Sanjay Leela Bhansali a rare auteur still true to his roots, says Anupama Chopra
His latest film, Gangubai Kathiawadi, celebrates elements of Hindi cinema that are at risk of being lost.
“Even today I do not go to a shoot without listening to five songs of Lata Mangeshkar on the way,” Sanjay Leela Bhansali told me in a recent interview. “All my nuances of filmmaking come from my understanding of Lata Mangeshkar’s music. That is the great artist we have and that is the legacy,” he added.
This made me wonder: Is there another director working in Hindi cinema today who is as steeped in Indian film history and tradition as Sanjay is? He has spoken often in interviews about how his father, producer Navin Bhansali, made him watch Mughal-e-Azam 18 times as a child. He also had Sanjay study the camera’s movements in the films of V Shantaram, who remains a major influence. Sanjay soaked in the cinema of Raj Kapoor and Guru Dutt, studied how Raj Khosla and Vijay Anand crafted song sequences.
These lessons from the masters echo in his films. There’s pathos and yearning, spectacle and grandeur, dramatic arcs and heightened emotions. I don’t know another contemporary director who would begin a film with the sound of Begum Akhtar singing the iconic Mirza Ghalib ghazal Yeh Na Thi Hamari Qismat, or weave Dev Anand into a screenplay as an additional character, or use Sahir Ludhianvi’s classic line — Jinhe naaz hai hind par, woh kahan hai? — to create a mic-drop moment as Sanjay does in Gangubai Kathiawadi.
Whether or not you admire the baroque excesses of the worlds that Sanjay creates, there is little doubt that he is the last custodian of a rich cinematic heritage. Even when he’s retelling a Hollywood tale, as he did in Black (the 2005 film was inspired by The Miracle Worker), Sanjay’s movies have a resoundingly desi heart. His visual grammar and narrative beats are unmistakably and unapologetically rooted in the Hindi cinematic tradition.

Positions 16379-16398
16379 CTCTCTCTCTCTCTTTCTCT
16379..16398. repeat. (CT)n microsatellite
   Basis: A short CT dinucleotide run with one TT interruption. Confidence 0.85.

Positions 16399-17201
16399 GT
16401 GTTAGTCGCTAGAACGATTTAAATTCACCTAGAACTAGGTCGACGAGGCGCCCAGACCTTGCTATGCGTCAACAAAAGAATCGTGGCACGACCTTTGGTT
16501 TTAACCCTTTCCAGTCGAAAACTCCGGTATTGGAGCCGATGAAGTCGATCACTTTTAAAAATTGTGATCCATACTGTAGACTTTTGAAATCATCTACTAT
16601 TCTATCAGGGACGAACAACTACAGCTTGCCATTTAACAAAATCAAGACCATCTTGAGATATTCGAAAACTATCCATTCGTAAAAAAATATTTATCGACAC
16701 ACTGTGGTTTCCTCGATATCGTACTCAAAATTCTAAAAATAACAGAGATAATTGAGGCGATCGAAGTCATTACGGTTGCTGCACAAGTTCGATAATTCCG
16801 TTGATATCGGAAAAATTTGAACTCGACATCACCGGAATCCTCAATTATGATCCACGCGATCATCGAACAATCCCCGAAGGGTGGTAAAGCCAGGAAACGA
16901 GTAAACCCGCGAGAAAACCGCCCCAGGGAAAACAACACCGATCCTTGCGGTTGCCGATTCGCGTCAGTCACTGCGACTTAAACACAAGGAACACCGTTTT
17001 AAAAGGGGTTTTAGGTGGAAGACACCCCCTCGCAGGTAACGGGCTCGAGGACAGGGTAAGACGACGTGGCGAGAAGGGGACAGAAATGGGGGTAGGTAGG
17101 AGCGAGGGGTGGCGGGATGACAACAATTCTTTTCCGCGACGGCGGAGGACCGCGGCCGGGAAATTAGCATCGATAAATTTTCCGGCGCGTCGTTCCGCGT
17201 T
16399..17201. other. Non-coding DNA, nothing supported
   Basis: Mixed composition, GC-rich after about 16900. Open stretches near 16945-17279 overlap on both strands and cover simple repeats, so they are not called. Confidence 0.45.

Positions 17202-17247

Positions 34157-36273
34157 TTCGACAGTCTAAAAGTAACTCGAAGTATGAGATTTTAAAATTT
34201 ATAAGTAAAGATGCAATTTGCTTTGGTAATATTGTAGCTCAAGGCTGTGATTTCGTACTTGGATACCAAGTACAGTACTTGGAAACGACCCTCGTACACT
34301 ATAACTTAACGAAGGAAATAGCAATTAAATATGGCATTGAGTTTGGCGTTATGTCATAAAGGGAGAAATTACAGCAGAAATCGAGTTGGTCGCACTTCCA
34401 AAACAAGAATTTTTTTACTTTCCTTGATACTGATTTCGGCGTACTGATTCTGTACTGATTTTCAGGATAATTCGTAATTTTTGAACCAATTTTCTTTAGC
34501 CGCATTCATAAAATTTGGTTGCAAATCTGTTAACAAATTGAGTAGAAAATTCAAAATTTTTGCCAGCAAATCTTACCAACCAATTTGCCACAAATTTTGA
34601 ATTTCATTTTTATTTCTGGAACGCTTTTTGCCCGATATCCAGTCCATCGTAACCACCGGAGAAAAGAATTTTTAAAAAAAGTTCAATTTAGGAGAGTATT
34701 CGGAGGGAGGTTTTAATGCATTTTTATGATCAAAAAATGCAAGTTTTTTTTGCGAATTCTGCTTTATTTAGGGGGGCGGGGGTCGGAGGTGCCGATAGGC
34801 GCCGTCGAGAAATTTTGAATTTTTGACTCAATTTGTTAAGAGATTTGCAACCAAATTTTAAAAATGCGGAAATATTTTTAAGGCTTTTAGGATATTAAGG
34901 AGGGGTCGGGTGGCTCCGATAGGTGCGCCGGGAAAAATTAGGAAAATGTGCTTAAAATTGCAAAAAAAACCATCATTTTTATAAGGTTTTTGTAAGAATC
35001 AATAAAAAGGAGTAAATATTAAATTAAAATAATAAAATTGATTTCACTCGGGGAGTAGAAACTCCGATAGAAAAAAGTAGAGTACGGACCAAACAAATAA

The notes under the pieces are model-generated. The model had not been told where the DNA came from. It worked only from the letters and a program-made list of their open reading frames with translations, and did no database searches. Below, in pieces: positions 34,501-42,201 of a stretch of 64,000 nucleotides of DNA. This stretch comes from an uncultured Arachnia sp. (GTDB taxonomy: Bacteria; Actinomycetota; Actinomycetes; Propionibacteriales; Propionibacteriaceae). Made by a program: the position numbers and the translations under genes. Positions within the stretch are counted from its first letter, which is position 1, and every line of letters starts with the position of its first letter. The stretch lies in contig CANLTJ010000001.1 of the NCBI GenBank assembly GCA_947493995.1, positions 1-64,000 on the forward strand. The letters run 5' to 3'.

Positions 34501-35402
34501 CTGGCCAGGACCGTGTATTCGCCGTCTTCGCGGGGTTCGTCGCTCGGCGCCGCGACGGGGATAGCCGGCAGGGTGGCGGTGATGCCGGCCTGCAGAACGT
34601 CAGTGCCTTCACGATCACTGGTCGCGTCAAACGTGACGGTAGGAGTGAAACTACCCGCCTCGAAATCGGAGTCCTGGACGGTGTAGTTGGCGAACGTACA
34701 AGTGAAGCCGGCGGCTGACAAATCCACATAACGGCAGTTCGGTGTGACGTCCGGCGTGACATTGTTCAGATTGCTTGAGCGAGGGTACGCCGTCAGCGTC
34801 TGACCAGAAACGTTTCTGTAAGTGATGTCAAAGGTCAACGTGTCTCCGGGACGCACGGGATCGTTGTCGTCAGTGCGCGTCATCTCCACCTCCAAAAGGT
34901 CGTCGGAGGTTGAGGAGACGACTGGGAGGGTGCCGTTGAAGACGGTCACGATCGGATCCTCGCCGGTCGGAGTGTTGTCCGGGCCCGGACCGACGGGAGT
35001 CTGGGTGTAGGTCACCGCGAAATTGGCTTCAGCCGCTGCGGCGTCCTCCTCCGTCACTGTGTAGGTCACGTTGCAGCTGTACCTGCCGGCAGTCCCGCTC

This matters because so much of Bollywood’s current output feels derivative. Think of the cold minimalism of Gehraiyaan (Shakun Batra is a self-professed fan of Woody Allen) or the stylised but emotionally inert plotting of Looop Lapeta (a remake of the iconic German film Run Lola Run) or the simplistic, middling metaphors of Dhamaka (a remake of the South Korean thriller The Terror Live).
One of my biggest concerns is the slow phasing out of lip-synced songs. Directors, raised on a steady diet of foreign films, are finding it harder and harder to seamlessly execute situations in which characters break into song. There is an awkwardness around song and dance today that is just sad, given that it is one of the most integral and unique features of Indian storytelling. Songs are increasingly being relegated to background music, or characters are being written as singers so that they can be written into the plot.
Meanwhile, Sanjay is staging songs like set-piece highlights. Look at the movements of the camera and the bodies in Dholida, or in my new favourite, the single-shot song Meri Jaan, shot entirely with the characters Gangubai and Afsaan sitting in the back seat of a car. The film also features a traditional qawwali Shikayat, complete with background singers dressed in identical purple and gold saris.
In the recent interview, Sanjay told me: “We’ve become Spanish, Korean, Iranian, Italian. Why is it so fashionable to be that and not this? We have wonderful filmmakers but we have to keep our identity, find our language, our voice, our way of telling the story.”
I, and it seems the audience, agree. Gangubai Kathiawadi is nearing revenues of ₹200 crore worldwide and is a bona fide hit. Old school is the new school.